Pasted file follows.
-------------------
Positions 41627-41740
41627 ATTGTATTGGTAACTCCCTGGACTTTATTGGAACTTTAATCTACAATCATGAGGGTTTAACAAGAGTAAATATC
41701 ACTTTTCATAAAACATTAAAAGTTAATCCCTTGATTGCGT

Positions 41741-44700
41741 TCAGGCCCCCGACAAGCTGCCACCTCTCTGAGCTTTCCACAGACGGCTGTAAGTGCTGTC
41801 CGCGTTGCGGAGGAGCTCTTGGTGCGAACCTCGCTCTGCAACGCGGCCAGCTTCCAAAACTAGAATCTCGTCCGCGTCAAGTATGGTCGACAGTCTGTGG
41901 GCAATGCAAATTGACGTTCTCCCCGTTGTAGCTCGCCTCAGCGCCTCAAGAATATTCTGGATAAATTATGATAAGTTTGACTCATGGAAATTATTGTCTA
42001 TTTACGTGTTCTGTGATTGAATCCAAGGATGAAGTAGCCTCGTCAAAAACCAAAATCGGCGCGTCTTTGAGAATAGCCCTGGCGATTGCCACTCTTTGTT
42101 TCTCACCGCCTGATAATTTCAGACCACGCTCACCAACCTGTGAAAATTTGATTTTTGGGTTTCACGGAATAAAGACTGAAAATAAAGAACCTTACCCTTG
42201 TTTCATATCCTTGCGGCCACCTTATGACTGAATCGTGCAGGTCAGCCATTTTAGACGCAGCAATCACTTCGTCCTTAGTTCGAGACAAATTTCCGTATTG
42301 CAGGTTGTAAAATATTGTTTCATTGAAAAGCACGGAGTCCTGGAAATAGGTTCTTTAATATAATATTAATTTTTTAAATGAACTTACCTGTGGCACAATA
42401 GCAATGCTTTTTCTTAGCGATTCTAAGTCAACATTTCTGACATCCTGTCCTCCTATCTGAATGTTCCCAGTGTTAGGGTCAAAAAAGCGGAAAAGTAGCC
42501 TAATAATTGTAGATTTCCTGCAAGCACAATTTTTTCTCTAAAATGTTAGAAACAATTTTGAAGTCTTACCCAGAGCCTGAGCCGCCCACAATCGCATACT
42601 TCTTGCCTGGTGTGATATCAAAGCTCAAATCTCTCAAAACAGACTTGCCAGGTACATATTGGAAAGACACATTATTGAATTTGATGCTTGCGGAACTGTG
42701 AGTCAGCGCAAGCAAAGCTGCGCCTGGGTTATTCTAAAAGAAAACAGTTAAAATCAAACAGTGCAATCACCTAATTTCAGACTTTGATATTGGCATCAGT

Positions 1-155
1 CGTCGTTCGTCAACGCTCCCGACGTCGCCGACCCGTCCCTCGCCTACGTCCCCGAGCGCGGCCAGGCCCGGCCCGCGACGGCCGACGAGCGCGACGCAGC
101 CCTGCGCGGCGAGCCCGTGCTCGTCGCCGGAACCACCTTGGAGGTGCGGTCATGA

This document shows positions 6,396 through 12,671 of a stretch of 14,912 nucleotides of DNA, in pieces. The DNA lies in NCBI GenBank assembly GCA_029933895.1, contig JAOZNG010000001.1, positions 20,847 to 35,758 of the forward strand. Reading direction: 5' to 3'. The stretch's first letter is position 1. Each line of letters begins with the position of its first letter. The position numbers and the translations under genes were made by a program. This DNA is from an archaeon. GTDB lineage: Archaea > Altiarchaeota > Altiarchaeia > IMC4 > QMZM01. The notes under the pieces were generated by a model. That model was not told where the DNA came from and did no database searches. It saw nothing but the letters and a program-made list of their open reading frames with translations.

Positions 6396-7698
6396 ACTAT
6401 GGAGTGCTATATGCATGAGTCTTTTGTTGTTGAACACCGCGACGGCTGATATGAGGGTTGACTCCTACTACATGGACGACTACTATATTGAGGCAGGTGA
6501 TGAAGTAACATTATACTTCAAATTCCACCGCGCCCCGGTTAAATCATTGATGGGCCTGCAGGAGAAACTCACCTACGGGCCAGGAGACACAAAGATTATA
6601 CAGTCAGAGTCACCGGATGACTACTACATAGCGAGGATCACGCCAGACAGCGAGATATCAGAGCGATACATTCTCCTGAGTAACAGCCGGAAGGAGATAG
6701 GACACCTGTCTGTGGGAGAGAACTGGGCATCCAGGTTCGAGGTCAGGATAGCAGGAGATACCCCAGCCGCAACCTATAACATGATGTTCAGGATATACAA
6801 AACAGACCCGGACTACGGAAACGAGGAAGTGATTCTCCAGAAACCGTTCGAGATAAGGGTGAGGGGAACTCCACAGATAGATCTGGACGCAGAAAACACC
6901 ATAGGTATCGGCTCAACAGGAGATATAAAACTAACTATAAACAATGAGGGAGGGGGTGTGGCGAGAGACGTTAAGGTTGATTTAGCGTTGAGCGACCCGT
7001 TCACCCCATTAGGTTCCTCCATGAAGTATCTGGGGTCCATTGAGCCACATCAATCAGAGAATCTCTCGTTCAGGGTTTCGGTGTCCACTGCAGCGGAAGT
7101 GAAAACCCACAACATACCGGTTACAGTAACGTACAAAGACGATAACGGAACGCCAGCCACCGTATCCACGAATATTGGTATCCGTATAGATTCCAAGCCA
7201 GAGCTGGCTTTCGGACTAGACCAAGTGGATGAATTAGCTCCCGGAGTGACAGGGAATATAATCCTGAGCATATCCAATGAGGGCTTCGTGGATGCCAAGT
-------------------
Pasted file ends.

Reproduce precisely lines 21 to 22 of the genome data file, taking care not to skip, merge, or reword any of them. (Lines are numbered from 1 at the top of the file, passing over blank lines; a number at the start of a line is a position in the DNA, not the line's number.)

6396 ACTAT
6401 GGAGTGCTATATGCATGAGTCTTTTGTTGTTGAACACCGCGACGGCTGATATGAGGGTTGACTCCTACTACATGGACGACTACTATATTGAGGCAGGTGA